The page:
Business is a big part of these anniversaries for sure, but I don’t think it’s the only reason. I do think artists want to instigate something. Success in the music industry today is tougher than ever, so maybe an anniversary allows for some type of success points for an album’s duration.  

Are we worried that without pre-mature anniversaries or extra awards shows artists won’t find a chance to be valued? Shouldn’t your work be the only spotlight you need? To point out the fact that one of your albums is ten years old and you’re going out to tour and support that short term landmark is basically saying we believe this album is already important enough to parade around waving its colors. Most times, it’s not that important. Other times, not yet. 

True fans that are in line to support that ten year anniversary have all the right in the world and certainly should enjoy themselves. Go right ahead, diehards! Real fans are gold. But, don’t kid yourself into thinking that stating the age of an album makes it more loved or more precious in the big picture. It’s simply a reason for a party and that is ok! Short-term anniversary tours should be parties, not forced recognition evaluations. Marriages, now they are to be celebrated at any interval! They are worthy of a one-year, five-year or ten-year anniversary without a doubt. Fall Out Boy’s second record? Yeah, not so much.      

Brick by Brick: The Story Behind Builder of the House

If you haven’t been to a Builder of the House in the past few years, you’re missing out on one of the most interesting and honest acts around.

After failed attempts with previous music, according to himself, singer/songwriter Rob Cimitile took another shot in 2011 at making music. The stars seemed to align that time around. 

After releasing a first EP, Cimitile carved out his project's proper place and form. By the time a second EP was released, Hourglass, musician Eliot He’eschen who’d been involved in the recordings found a solid, full-time spot in Builder, making it a duo presentation. 

Now with their first full-length release, Ornaments available online (in-stores soon), the pair seem to have hit their stride. Builder’s sound moves from the pretty and gentle hush touch of Nick Drake to the barefoot, organic, playful world beat movement Dispatch. Bare feet on the ground, head in the sky, and always heartfelt.  

As their latest album is upon us, Cimitile and He’eschen are ready to take Builder of the House to the next level. They deserve to be on the next level, even if they've already achieved inner peace. I spoke with Rob Cimitile of Builder of the House about his music, what the band’s intentions are and how he found happiness by giving his music another chance.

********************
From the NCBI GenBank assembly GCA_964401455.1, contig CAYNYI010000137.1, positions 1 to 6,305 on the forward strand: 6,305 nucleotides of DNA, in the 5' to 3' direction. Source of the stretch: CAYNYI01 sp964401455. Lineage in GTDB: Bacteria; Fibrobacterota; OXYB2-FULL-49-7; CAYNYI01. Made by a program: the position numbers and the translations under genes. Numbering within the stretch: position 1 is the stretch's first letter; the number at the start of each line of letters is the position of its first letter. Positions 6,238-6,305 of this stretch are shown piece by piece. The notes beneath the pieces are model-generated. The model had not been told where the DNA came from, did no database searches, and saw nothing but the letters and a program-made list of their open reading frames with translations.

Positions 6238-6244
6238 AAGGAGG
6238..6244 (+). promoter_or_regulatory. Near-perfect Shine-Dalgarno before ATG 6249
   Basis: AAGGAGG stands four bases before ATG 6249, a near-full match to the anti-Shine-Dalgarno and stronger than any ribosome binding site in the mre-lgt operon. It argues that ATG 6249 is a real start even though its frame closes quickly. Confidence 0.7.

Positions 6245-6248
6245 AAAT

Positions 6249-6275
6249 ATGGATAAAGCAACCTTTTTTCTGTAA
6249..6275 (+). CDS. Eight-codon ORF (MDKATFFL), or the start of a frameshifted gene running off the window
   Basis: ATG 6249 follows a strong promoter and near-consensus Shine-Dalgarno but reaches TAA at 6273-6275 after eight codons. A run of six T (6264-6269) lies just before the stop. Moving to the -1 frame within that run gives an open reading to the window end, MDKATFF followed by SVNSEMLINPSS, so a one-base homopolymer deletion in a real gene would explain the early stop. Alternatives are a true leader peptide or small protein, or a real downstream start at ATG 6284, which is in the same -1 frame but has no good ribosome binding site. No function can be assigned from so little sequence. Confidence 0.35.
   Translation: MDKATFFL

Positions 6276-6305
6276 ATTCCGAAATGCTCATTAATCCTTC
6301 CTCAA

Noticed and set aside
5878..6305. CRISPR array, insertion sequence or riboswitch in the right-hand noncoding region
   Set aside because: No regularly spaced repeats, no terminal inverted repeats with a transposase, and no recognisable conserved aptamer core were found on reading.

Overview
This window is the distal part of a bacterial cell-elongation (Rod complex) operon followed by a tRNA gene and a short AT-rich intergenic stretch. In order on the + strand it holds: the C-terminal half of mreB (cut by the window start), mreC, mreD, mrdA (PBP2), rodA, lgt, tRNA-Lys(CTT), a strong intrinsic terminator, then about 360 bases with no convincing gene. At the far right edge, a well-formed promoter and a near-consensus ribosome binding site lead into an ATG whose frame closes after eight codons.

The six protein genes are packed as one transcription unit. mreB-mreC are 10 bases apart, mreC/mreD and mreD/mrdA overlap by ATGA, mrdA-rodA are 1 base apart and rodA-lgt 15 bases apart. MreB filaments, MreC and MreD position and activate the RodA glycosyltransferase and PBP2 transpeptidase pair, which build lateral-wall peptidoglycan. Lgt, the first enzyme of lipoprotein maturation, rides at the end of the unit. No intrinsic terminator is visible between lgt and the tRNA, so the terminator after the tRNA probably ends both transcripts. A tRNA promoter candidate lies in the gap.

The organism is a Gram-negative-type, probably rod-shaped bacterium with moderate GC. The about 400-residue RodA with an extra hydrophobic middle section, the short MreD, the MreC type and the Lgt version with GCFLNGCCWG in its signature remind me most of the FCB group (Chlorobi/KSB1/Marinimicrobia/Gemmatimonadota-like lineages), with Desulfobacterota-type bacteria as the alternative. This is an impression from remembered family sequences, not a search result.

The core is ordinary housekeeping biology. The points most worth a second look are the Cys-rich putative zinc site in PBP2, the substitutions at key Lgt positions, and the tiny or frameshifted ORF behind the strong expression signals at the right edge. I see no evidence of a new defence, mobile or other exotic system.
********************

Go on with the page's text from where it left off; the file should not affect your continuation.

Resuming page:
I spoke with Rob Cimitile of Builder of the House about his music, what the band’s intentions are, and how he found happiness by giving his music another chance. 

Your music feels very personal. The themes and intensity make it feel like it comes from a place deep inside. 

The first EP, I Am a Tidal Wave, was hyper-personal. On the second EP, Hourglass, I ventured away from this and told some stories about others. One of these stories was tied to my ancestry so there was still a personal connection there.

On Ornaments, I’m writing outside of myself. One device I use is basing a song on a saying or story I find interesting or meaningful but from my perspective. For example, “Pray for Me” was based on a Robert Frost quote, “The best way out is always through.” Applying it to our current political and cultural crisis. “When No One Is Here” was based on the saying, “You are who you are when no one is looking."

Who has influenced you most in music?

Builder of the House would definitely not exist if it wasn’t for Conor Oberst and his band, Bright Eyes. They were a major influence on the writing style of our first EP and were the reason I got back into writing music. Our sound has evolved from those roots, but the influence is still there.

Your balance is remarkable. Great songwriting, great records, great artwork and some of the best music videos I’ve seen come from this music scene. I don’t feel you’d be the same band as a digital release only type of band. You’re not that breed. 

We could, but we don’t see that happening. For us, each piece of what we do — recordings, artwork, live performance, videos — are all part of the overall experience. If one piece were taken away, or not given enough attention, the whole just wouldn’t be the same.

Why do you make music? What do you hope to get out of the experience?